Monday, March 17, 2008
For St Patrick's Day, or Irish Day at my house, we normally prepare a special meal that is from Irish decent. The Other Williams found this one and it was not disappointing. The Other Williams, of course, made it her own and we added beef chuck roast, leeks, and garlic to the traditional Colcannon for a complete meal. It was really yummy! We of course halved this recipe for us. It still gave us two lunch-leftovers.
2 pounds Beef Chuck Roast
4 lbs (1.8kg) potatoes, or about 7-8 large potatoes ('old' potatoes or russet potatoes are best, waxy potatoes won't do)
1 green cabbage or Kale
1/2 cup leeks, sliced thinly
6 garlic cloves, minced
1 cup ( 7 fl oz, 240 ml) milk (or cream)
1 stick (4oz, 120g) butter, divided into three parts
4-5 scallions (green onions), chopped
Salt and Pepper
Fresh Parsley or chives
Brown all sides of Roast in a dutch oven on the stove. Add two cups of water, garlic and leeks. Cover and simmer for about an hour to an hour and a half on low-med heat. Shred meat and let sit in broth for a while to get moist. Remove beef with slotted spoon.
Add potatoes to dutch oven. Cover potatoes completely with added water and cook until tender.
Remove the core from the cabbage, slice it thinly, and put into a seperate pot. Cover with boiling water and keep at a slow rolling boil until the cabbage is just wilted and has turned a darker green. This can take anything from 3-5 minutes depending on the cabbage. Test it and don't let it overcook, if anything it should be slightly undercooked.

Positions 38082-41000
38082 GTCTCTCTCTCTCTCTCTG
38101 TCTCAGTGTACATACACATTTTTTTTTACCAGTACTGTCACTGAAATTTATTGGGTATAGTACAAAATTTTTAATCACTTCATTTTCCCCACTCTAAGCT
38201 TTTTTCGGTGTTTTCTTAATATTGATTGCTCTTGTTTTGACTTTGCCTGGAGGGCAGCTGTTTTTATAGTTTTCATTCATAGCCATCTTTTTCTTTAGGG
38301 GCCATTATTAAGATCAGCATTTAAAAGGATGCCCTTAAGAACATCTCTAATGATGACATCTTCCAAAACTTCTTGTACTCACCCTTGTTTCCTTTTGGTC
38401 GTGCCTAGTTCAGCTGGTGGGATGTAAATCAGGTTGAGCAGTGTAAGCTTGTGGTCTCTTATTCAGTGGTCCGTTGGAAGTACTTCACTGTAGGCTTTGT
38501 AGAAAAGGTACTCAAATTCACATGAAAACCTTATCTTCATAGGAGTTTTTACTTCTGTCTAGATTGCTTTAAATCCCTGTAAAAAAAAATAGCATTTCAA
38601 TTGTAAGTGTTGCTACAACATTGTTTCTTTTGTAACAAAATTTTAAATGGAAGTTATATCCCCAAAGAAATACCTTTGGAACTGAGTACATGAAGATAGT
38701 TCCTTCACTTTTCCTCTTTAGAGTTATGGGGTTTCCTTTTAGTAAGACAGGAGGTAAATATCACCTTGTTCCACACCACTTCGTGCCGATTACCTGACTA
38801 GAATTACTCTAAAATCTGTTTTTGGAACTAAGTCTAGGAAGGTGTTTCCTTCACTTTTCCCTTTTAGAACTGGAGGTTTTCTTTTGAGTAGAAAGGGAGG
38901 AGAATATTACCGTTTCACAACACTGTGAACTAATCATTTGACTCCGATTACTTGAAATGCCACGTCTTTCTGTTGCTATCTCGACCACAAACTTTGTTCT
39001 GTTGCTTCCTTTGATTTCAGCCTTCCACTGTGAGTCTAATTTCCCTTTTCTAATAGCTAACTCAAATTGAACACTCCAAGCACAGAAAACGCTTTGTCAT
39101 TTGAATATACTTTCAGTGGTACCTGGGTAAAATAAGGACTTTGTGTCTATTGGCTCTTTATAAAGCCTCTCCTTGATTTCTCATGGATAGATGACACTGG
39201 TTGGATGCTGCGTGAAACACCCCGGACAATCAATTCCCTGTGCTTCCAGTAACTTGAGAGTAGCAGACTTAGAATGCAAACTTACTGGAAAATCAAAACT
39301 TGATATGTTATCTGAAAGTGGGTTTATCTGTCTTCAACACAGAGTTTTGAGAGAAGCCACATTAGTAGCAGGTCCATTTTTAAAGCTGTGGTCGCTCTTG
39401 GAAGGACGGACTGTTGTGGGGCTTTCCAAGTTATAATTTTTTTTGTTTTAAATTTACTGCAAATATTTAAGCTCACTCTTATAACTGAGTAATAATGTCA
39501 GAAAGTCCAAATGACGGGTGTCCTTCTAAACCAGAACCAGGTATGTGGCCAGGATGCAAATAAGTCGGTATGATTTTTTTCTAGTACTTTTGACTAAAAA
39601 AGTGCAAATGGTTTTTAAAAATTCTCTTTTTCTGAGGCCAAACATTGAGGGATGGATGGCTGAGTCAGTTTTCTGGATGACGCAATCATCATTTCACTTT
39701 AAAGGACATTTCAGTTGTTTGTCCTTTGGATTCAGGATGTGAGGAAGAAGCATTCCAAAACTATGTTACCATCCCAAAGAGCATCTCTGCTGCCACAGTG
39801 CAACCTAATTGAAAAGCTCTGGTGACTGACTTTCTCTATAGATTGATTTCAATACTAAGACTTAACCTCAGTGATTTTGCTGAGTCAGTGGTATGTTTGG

When the cabbage is cooked, drain it well, squeeze to get any excess moisture out, then return to the saucepan. Add one third of the butter and cover. Leave it covered and in a warm place, but not on a burner, with the butter melting gently into it while you continue.
When the potatoes are soft, drain and return the saucepan, with the drained potatoes in, to a low burner, leaving the lid off so that any excess moisture can evaporate. When they are perfectly dry, add the milk to the saucepan along with a third of the butter and the chopped scallions if you are using them. Allow the milk to warm but not boil - it is about right when the butter has fully melted into it and it starting to steam.
With a potato masher or a fork mash the potatoes thoroughly into the butter/milk mixture. Do NOT pass through a ricer or, worse, beat in a mixer as it will make the potatoes gluey and disgusting.
Mix the cabbage & beef thoroughly through the mashed potato.
Before serving season with a little salt and sprinkle with fresh parsley or chives. Most importantly, make a well in the centre of the mound of potato and put the last third of the butter in there to melt.